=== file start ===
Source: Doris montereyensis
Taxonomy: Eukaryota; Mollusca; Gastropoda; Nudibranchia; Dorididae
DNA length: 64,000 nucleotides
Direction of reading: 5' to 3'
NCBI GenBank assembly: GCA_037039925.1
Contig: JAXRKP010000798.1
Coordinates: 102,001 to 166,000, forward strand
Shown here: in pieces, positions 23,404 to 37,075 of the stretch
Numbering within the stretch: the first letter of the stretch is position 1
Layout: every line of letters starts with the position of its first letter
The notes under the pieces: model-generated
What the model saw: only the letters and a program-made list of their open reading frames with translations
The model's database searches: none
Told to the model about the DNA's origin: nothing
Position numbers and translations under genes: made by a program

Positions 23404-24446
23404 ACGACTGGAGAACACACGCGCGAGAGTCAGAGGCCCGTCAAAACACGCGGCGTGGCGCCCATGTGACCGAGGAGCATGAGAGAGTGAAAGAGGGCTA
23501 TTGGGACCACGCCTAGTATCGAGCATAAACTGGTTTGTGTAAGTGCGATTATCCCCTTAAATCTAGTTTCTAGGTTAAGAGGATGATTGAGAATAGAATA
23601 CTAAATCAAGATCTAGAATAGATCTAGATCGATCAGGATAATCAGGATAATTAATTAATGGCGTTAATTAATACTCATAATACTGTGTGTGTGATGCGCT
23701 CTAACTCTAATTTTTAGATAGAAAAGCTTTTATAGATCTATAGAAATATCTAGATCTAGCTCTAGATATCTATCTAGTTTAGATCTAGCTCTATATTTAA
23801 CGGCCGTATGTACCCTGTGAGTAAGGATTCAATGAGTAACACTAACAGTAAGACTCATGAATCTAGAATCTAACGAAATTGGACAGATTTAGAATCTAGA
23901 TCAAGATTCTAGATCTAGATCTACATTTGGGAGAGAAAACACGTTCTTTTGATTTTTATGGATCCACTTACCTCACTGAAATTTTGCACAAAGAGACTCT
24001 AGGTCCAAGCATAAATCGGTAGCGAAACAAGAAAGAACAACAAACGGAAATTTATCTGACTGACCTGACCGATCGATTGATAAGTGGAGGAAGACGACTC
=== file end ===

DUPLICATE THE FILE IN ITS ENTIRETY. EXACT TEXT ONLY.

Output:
Source: Doris montereyensis
Taxonomy: Eukaryota; Mollusca; Gastropoda; Nudibranchia; Dorididae
DNA length: 64,000 nucleotides
Direction of reading: 5' to 3'
NCBI GenBank assembly: GCA_037039925.1
Contig: JAXRKP010000798.1
Coordinates: 102,001 to 166,000, forward strand
Shown here: in pieces, positions 23,404 to 37,075 of the stretch
Numbering within the stretch: the first letter of the stretch is position 1
Layout: every line of letters starts with the position of its first letter
The notes under the pieces: model-generated
What the model saw: only the letters and a program-made list of their open reading frames with translations
The model's database searches: none
Told to the model about the DNA's origin: nothing
Position numbers and translations under genes: made by a program

Positions 23404-24446
23404 ACGACTGGAGAACACACGCGCGAGAGTCAGAGGCCCGTCAAAACACGCGGCGTGGCGCCCATGTGACCGAGGAGCATGAGAGAGTGAAAGAGGGCTA
23501 TTGGGACCACGCCTAGTATCGAGCATAAACTGGTTTGTGTAAGTGCGATTATCCCCTTAAATCTAGTTTCTAGGTTAAGAGGATGATTGAGAATAGAATA
23601 CTAAATCAAGATCTAGAATAGATCTAGATCGATCAGGATAATCAGGATAATTAATTAATGGCGTTAATTAATACTCATAATACTGTGTGTGTGATGCGCT
23701 CTAACTCTAATTTTTAGATAGAAAAGCTTTTATAGATCTATAGAAATATCTAGATCTAGCTCTAGATATCTATCTAGTTTAGATCTAGCTCTATATTTAA
23801 CGGCCGTATGTACCCTGTGAGTAAGGATTCAATGAGTAACACTAACAGTAAGACTCATGAATCTAGAATCTAACGAAATTGGACAGATTTAGAATCTAGA
23901 TCAAGATTCTAGATCTAGATCTACATTTGGGAGAGAAAACACGTTCTTTTGATTTTTATGGATCCACTTACCTCACTGAAATTTTGCACAAAGAGACTCT
24001 AGGTCCAAGCATAAATCGGTAGCGAAACAAGAAAGAACAACAAACGGAAATTTATCTGACTGACCTGACCGATCGATTGATAAGTGGAGGAAGACGACTC